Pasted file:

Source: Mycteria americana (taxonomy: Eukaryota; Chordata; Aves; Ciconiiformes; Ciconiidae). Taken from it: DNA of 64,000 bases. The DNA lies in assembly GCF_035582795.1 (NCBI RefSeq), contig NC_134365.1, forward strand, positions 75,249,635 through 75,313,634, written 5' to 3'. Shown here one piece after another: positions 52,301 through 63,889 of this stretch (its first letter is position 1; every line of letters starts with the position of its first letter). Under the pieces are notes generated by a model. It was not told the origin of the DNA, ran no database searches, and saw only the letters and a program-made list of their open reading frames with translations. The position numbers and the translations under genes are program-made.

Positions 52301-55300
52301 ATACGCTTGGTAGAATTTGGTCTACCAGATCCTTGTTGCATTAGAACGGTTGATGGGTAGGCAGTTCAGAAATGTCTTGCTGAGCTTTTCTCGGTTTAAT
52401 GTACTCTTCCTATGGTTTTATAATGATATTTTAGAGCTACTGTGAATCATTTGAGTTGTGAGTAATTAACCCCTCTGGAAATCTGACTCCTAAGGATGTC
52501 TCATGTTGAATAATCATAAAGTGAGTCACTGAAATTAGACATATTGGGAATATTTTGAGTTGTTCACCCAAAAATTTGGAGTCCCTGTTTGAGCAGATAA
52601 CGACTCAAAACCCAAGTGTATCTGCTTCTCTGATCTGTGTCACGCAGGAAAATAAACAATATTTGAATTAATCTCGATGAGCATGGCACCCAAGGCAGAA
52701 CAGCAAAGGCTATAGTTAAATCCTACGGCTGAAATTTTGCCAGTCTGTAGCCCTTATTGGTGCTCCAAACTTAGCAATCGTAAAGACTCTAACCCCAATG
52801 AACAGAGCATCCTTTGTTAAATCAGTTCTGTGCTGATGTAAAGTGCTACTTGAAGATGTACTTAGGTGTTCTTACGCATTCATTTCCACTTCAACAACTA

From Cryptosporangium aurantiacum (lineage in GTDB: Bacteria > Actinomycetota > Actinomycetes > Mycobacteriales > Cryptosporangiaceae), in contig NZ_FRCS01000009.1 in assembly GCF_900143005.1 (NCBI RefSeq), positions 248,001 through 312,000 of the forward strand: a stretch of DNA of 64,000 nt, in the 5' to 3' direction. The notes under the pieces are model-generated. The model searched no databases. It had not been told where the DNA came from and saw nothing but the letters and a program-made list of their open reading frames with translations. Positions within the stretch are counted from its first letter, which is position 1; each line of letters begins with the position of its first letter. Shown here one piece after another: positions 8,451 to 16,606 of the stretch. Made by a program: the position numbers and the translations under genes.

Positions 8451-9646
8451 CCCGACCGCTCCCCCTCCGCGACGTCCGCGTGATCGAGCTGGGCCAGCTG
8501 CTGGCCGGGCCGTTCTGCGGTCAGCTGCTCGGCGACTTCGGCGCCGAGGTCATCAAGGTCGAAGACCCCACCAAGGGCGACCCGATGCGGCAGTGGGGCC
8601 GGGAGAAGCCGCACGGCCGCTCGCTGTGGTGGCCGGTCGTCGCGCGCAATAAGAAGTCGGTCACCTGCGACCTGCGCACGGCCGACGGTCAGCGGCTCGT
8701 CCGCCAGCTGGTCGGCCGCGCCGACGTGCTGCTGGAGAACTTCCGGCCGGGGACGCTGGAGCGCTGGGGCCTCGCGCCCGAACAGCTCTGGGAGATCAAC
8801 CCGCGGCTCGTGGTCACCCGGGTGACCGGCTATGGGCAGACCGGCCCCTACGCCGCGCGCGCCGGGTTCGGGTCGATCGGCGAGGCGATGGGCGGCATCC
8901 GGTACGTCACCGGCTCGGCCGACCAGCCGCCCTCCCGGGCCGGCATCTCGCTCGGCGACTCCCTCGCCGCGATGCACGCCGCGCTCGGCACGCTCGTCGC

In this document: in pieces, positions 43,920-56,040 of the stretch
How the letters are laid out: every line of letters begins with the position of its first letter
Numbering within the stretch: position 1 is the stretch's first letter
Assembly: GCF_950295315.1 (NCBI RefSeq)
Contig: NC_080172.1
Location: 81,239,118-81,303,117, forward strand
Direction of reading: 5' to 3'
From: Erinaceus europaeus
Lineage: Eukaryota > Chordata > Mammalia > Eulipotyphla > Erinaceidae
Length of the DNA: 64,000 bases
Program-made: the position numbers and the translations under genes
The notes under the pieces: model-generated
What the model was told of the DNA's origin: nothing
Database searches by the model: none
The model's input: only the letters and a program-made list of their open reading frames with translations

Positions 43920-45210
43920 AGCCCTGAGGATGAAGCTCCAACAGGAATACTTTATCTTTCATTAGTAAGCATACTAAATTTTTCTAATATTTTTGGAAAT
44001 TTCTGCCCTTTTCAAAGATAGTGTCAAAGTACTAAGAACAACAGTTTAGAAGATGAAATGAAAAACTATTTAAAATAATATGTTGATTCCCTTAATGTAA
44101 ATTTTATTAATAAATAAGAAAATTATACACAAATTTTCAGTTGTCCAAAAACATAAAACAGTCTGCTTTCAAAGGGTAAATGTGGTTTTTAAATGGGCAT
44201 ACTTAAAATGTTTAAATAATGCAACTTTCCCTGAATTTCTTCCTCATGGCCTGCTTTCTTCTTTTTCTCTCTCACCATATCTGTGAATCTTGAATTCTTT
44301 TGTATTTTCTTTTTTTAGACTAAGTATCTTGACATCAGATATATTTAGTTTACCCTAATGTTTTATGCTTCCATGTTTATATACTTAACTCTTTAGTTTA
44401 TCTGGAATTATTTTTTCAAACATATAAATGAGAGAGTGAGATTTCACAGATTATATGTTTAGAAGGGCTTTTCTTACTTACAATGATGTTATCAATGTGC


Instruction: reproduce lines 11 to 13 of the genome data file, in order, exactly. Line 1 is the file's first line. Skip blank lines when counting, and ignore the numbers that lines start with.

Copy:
8451 CCCGACCGCTCCCCCTCCGCGACGTCCGCGTGATCGAGCTGGGCCAGCTG
8501 CTGGCCGGGCCGTTCTGCGGTCAGCTGCTCGGCGACTTCGGCGCCGAGGTCATCAAGGTCGAAGACCCCACCAAGGGCGACCCGATGCGGCAGTGGGGCC
8601 GGGAGAAGCCGCACGGCCGCTCGCTGTGGTGGCCGGTCGTCGCGCGCAATAAGAAGTCGGTCACCTGCGACCTGCGCACGGCCGACGGTCAGCGGCTCGT